2The same came to Jesus by night…

This was important enough for John to include this for a specification. Nicodemus is to be commended because he was not like so many others of the Pharisees and the Sanhedrin. He didn't rely on hearsay for his information of the Lord Jesus. He heard about Jesus and he personally checked him out. He went directly to the source. Notice that he did come at night. He probably did this because he was afraid of what his fellow Pharisees might think. He was smart enough and wise enough to come to Jesus, but he wasn't bold enough to come to Him out in public where He could be seen.

At the same time, it should be remembered that in the Middle East, during Jesus' day, a lot of socializing was done at night because they had no air conditioning. The climate in Israel is much like West Texas in the summer, so many times they would come and sit outside on the flat roofs of the houses and visit. It might not have been any more than that, but the fact that John specifies that he came at night, I think, is significant. He was a wise man, but not necessarily a bold man at this point.

The Theme of Nicodemus' Visit

The theme of his visit is in verse 2:

John 3

2The same came to Jesus by night, and said unto him, Rabbi, we know that thou art a teacher come from God: for no man can do these miracles that thou doest, except God be with him.

On the surface this would seem to be just a complimentary conversation starter, just something to get the conversation going. Jesus' reply is going to show that what he really had in mind was the Kingdom of Heaven.

This greeting does show that Nicodemus held Christ in high regard. Notice he calls Him Rabbi . The term Rabbi was not a title really; it was just a term of respect. There were men who served as Rabbis, and that is still true today. They did have to have a certain level of knowledge before they could earn that term. It wasn't a Ph.D. or something like that. It was just a term that they used when they considered a man to be a great teacher. Here was this Pharisee who was at the highest level of Judaism, a member of the Sanhedrin, probably, and he addressed this carpenter from Nazareth as Rabbi . That is an amazing thing, particularly among professionals as Nicodemus would have been.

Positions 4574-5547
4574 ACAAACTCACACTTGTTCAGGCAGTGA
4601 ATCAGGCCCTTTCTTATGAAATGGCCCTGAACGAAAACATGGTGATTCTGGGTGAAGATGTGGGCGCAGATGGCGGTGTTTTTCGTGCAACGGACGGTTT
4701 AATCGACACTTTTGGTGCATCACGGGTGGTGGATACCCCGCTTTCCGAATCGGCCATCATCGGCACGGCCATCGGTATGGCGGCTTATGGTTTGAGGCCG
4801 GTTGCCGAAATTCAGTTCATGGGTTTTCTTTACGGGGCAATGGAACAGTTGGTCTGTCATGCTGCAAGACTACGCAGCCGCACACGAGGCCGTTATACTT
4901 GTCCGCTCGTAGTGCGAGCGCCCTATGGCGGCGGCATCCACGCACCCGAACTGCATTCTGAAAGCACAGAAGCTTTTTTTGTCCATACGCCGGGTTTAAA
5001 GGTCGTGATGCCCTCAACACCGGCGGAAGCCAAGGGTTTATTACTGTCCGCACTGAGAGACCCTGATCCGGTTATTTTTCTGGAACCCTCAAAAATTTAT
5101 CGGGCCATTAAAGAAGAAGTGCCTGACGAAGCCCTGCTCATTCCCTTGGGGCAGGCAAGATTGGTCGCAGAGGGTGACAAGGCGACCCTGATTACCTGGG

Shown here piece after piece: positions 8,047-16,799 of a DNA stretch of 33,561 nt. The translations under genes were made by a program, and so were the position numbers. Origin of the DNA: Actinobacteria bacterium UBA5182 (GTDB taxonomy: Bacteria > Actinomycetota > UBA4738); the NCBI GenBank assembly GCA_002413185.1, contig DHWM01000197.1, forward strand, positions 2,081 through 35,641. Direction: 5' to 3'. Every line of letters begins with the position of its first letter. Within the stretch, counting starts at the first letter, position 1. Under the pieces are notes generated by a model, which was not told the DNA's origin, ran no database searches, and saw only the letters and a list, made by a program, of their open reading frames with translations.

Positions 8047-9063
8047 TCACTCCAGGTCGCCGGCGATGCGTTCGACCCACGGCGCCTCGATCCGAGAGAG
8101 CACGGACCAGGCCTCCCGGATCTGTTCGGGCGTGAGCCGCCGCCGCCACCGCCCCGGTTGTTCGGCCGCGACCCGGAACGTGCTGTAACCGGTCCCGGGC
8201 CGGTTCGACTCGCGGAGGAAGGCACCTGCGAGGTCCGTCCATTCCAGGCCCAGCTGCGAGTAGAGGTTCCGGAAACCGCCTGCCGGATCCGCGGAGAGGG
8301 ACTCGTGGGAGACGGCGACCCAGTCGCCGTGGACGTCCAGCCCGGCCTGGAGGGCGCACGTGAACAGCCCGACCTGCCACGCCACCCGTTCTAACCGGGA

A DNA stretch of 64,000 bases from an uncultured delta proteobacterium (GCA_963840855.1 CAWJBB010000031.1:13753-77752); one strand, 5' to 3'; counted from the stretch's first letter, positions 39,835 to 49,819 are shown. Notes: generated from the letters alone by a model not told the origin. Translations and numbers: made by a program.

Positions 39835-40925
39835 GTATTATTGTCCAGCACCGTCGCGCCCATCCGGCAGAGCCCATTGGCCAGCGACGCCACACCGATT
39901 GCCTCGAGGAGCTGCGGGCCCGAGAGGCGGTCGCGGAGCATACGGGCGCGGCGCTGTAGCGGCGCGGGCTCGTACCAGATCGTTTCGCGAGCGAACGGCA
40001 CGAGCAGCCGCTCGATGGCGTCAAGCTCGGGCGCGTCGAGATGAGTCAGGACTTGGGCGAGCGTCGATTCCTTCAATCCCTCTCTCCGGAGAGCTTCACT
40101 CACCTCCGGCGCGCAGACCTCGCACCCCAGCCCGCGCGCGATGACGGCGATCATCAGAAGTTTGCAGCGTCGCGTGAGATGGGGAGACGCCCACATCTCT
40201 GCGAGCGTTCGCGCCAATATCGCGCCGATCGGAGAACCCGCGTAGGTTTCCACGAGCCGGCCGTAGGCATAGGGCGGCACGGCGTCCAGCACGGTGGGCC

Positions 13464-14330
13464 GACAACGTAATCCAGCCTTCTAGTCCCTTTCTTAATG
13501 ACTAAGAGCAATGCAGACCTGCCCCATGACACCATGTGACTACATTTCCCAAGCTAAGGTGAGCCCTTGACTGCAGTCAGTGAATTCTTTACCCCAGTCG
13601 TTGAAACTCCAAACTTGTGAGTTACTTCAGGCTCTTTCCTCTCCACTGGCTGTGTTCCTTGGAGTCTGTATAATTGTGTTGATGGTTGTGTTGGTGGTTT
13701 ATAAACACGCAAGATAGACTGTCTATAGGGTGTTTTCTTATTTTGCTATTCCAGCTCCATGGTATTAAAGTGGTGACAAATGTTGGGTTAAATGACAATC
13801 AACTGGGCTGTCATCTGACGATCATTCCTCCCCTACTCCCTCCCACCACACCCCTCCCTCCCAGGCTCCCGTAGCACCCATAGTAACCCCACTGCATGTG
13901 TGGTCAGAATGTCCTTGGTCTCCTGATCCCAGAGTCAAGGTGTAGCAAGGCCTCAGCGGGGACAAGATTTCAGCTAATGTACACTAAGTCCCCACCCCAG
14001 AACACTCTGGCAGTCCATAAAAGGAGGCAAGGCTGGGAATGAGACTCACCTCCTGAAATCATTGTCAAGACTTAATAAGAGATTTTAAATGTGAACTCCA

In verse 2, he goes on to admit that he realizes Jesus would not be able to do the things that He was doing without the power of God. Nicodemus was very impressed with Jesus even though Jesus was completely outside the scope of what you would think Nicodemus would be impressed with.

Incidentally, this also shows John's method of picking and choosing incidents in the ministry of Jesus. When we were previewing the book, we said that this one of the four Gospels can't be counted on particularly as a history book in terms of what happened next because John chose things from here and there in Jesus' life to prove the points that he is making about Who Jesus was. In verse 2, he says:

John 3

2…for no man can do these miracles that thou doest, except God be with him.

He talks about signs (plural). We have seen that John uses the word signs to describe the miracles that Jesus did because that is what they were. All of the miracles were signs or proofs of Who Jesus was. The only miracle that we have specific details about at this point is the changing the water into wine, but it is obvious that by the time Nicodemus comes to Him, he talks of plural signs or miracles. The same thing is true back in chapter 2, verse 23, where those people were following Him because of the signs that He did. Apparently this visit of Nicodemus came some time after the changing of the water into wine that we read about in the first part of chapter 2. He speaks in terms of a number of signs. This is the introduction of Nicodemus. He tells us who the man was, when he came, and the theme of his visit.

Jesus Instructs Nicodemus

In verses 3-21, we find the instruction to Nicodemus that Jesus gives. The first part of that instruction is about the entrance into Heaven, in verses 3-8. Even though Nicodemus made those polite remarks, Jesus knew what he really wanted to talk about, so Jesus plunges right into an announcement about the new birth. Here is another one of those places where the Bible teaches us just by illustration. I think an important thing to keep in mind about the way that Jesus handled Nicodemus is that it is always a good idea to go ahead and tell God what is on our minds and not to try to ease our way into it. Nicodemus was being very polite and saying these complimentary and probably sincere things, but Jesus knew what he really wanted, so He didn't waste any time.